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WYSE Winterm hacking - plans.html

Plans

So, it's probably clear by now that our main plan is to get these things to run Linux instead of WinCE. What can we do when we reach that point? Well, we can think about that later. The CPU must be capable of playing ogg/mp3 files, so maybe it'd be a nice network-streamer. Or maybe we can install PCMCIA wireless network cards and use them as bloated access points. Or as X-terminals. Or maybe we can even use rdesktop for Linux to get more recent RDP support.

But we're not quite there yet, of course. We don't even know if it's indeed possible to run Linux on these. But it's worth trying, right?

Try to change things in the firmware

First of all, we downloaded firmware upgrade/addon images from WYSE to see if they make any sense. Well, they did. The file format was quite easy to reverse-engineer, actually. There's a tool available for download on this site to read them. Here you can see part of a file listing of such an image:

Offset    Length    Cksum?    Flags   Flags     Number    Filename
000025ad  00040000  8f7a922d  010000  00010000  3b8e63ea  mid_code
000425ad  00000014  fdfc0bfb  010000  00020000  3b8e63ea  k
000425c1  00000108  8c3a3502  010000  00020000  3b8e63ea  params.ini
000426c9  0037aef3  dfab5bf8  010000  00020000  3b8e63ea  nk.bin
003bd5bd  00003b86  296e59d9  010000  00020000  3b8e63ea  poweron.bmp
003c1145  00000c4e  670d652f  010000  00020000  3b8e63ea  io.sys
003c1d95  000010e1  7a83e7db  010000  00020000  3b8e63ea  keybd.com
003c2e79  00000f57  0845510b  010000  00020000  3b8e63ea  command.com
003c8b49  0000002a  a0d3414f  010000  00020000  3b8e63ea  autoexec.bat

When you look at this you'd get the impression that this x86 version of WinCE is more like MS-DOS than you'd expect. Well, we're not sure if those DOS-files are really used. Maybe they're just things left from some debugging environment?

The mid_code file seems to be a special file that, amongst other things, contains a VGA BIOS. Maybe this file is flashed at some special place instead of as a separate file. nk.bin might look familiar to people who worked with Windows CE before, as far as we understand it's an archive with all the Windows CE system files. (There's a little extract-tool for those files available too.) The k file is still a little mystery for us, it seems to be there in every file, even in addons.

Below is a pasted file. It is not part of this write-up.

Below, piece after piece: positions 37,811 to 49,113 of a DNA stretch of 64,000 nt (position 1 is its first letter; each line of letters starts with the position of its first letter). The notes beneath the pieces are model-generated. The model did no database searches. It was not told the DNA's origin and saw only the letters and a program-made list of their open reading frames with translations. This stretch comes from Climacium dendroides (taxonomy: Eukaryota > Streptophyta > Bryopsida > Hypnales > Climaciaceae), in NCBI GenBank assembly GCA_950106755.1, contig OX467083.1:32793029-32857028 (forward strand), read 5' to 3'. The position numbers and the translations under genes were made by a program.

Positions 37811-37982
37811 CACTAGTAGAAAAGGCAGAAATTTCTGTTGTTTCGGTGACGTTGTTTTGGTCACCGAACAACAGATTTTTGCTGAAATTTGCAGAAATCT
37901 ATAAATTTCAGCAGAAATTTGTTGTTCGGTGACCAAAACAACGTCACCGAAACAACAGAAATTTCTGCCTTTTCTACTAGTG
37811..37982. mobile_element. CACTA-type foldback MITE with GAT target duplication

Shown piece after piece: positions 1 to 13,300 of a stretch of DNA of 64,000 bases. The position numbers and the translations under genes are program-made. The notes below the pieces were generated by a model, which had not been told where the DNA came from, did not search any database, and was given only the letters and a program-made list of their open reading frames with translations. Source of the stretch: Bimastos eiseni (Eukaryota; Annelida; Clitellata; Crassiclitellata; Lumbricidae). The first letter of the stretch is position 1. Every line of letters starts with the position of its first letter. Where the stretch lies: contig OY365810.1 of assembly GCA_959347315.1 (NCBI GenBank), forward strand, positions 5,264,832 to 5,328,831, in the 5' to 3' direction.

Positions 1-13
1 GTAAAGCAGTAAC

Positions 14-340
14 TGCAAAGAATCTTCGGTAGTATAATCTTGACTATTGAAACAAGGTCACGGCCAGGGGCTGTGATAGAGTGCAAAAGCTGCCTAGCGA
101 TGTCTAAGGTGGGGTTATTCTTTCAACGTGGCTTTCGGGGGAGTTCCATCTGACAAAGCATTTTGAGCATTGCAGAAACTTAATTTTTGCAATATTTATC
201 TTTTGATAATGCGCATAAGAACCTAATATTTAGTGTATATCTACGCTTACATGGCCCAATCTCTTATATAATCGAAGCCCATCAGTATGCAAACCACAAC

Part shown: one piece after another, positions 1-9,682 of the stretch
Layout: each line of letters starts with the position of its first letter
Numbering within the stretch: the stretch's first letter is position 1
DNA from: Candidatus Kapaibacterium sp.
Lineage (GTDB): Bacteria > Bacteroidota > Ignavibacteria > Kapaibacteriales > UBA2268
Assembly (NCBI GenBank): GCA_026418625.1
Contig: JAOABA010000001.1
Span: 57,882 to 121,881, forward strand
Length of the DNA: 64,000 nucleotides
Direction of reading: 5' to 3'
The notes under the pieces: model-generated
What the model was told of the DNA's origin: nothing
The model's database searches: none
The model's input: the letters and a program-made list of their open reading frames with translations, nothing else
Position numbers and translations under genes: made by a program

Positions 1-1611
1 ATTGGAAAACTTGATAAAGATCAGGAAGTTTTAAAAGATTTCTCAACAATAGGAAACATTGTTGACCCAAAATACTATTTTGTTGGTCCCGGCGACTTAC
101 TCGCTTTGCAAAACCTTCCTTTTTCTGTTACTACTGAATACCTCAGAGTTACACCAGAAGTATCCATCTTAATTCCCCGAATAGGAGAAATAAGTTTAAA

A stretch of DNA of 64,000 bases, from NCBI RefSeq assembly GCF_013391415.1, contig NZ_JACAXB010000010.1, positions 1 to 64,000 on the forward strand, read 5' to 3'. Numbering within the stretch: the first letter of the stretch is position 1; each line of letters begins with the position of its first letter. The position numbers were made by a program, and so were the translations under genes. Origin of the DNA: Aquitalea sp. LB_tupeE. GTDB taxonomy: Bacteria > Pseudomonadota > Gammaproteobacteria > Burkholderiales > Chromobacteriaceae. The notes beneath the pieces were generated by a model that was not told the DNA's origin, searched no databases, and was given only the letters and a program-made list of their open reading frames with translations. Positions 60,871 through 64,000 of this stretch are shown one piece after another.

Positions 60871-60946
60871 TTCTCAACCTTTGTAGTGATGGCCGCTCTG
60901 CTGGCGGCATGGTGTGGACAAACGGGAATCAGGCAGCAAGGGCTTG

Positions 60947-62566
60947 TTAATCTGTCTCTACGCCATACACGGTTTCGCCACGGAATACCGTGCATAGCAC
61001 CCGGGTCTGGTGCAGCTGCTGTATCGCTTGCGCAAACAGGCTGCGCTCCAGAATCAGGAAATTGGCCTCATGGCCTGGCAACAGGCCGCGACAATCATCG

Obviously, the first thing we tried when we figured out this file format is to insert a different version of poweron.bmp. This gave us a very nice checksum error, so we can now be sure that the field marked as "Checksum?" is indeed a checksum.

Figuring out how the checksum is calculated wasn't too hard though. It's far from an MD5, and also not quite like CRC32. In short it's the sum of all 32-bit integers (little-endian) subtracted from some magic integer. Besides these per-file checksums, there's also one checksum of the whole archive at the end of the file.

After figuring out the checksum algorithm, we managed to insert a new poweron picture, see the picture. :-) Although just replacing the poweron picture might not look like a big deal, it wasn't that trivial and we certainly consider it a milestone.

After all, if we can replace a bitmap file, it should be possible to replace or add executable files too. But first we'll have to figure out how to make suitable executables for this target. It might be x86-compatible and even Windows, but WinCE does seem to be pretty different from the usual Win32 systems. We hope to be able to use MinGW to generate WinCE/x86 executables, first thing to write will probably be "Hello World".

What's next?

This is where the hacking starts. We're planning to try to write, after Hello World and maybe some other experiments, a Linux bootloader for WinCE. Obviously we never did that before, so it's not exactly going to be easy. But we guess it should be doable. As long as the program will run as Administrator, shouldn't we be able to do anything we want? The XBox-Linux people probably did the same thing with their non-modchip hack.

Of course a WinCE-based bootloader wouldn't be the best solution. Booting directly into Linux would be a lot better. But also, it'd probably be a lot harder. This way Windows will initialize the hardware for us, and we can use it while it's still running to download the kernel and initrd-images. And of course we're less likely to break things when we leave the firmware core alone.

But as soon as Linux runs from WinCE and get more familiar with the hardware, we can try to make this a native Linux box!